Wednesday, December 9, 2015

New Crisis Indicator: 1.31

- Never spend your money before you earned it. -

Thomas Jefferson

We violate the words of wisdom from our great founding father every day and a new indicator tells us another haircut is coming. There is a correlation in business that relates a ratio between a sale and length of time on a shelf prior to that sale. It is called the inventory to sales ratio. The US Census Bureau reported the latest figures with the index reaching 1.31.
Producers extend their product for retail or supply lines that eventually become retail based on the believe that there is demand for the product. However, if demand falls, problems ensue. Producers won't extend their product which places more demand for credit, but what happens when there is no sales? Discounters buy to sell, but mainline retail and producers suffer losses. Credit dries up because loan rates rise and fall into junk level status. Liquidity shows itself like with Lehman back in 2008 which is the last time that the sales to inventory ratio hit 1.31. Not good.
Fear Factor
enters the equation. When retailers place new orders, but had problems selling the previous supply, a common term arises, the business cycle. We are 80 months into this cycle which historically is the time-length duration. A producer will limit supply because he has not received payment with all parties aware that after every downturn not all retailers are able to open there doors. Where is Radio Shack? How about I could offer a litany of businesses that are no longer around and with debt at an all-time high, the "fear factor" grows with each monthly report.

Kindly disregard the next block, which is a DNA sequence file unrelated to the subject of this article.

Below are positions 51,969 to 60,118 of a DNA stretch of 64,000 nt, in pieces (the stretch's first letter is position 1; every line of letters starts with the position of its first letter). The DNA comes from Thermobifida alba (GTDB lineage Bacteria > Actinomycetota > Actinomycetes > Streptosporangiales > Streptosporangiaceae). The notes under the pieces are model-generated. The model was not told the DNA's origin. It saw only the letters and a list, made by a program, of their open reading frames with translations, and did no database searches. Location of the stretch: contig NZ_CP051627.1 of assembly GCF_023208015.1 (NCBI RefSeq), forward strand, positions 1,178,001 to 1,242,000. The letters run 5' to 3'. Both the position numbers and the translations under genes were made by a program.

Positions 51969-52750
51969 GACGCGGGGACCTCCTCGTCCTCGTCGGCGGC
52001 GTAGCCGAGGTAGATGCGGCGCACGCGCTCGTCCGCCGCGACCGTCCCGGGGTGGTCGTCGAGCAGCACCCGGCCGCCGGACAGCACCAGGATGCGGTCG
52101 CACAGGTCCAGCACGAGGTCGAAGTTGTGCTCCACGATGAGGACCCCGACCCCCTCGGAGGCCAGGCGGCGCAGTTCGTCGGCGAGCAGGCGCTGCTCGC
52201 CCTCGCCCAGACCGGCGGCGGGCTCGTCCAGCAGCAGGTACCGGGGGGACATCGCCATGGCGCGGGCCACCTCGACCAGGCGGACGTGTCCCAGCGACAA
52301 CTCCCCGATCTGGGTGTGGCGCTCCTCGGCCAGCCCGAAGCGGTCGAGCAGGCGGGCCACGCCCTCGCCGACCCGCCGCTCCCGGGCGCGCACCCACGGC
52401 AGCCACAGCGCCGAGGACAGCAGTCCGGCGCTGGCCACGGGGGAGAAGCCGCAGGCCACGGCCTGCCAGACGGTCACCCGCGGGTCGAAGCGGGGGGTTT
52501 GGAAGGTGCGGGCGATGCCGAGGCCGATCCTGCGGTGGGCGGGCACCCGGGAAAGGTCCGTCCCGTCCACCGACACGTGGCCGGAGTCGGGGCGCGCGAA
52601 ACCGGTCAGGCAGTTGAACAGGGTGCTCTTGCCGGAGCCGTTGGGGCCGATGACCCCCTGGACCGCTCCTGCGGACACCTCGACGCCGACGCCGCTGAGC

The National Inflation Association(NIA) reported that credit card debt in US households grew another 4.91% YOY, while at the same time retail sales were flat. This implies that credit is being used to pay previous debt and that is the road to financial problems. It is never good to live by robbing Peter to pay Paul. NIA makes this other correlation: Whenever US wholesale inventories surpass 1.31 the S & P 500 has crashed. In the crash of 2001, the ratio peaked at 1.34 and it reached its record in 2008/2009 at 1.41, the Great Recession.
Cass Freight Index
which reflects North American freight volumes and costs just reported. Keep in mind that the global trading index or Baltic Dry Shipping is at its all-time low reflecting world trade is declining sharply. Anyway, shipments never exceeded 1.2 on its scale. In fact, the range level is between 1. and 1.2 for four years, while expenditures has slowly crept higher from 1.8 to as high as 2.8. It now sits at 2.4. Bottom line: shipping has declined MOM and YOY and costs are rising. Not good.
International Trade
figures were released on Friday and US exports declined another 1.4%, but imports rang up another $43.9 billon which is our money spent before we earned it and since this is the case every month, every year, decade after decade, when will we realize that we are being exploited by the global community and that there is no such thing as free trade. Not good for near term as well as the long term.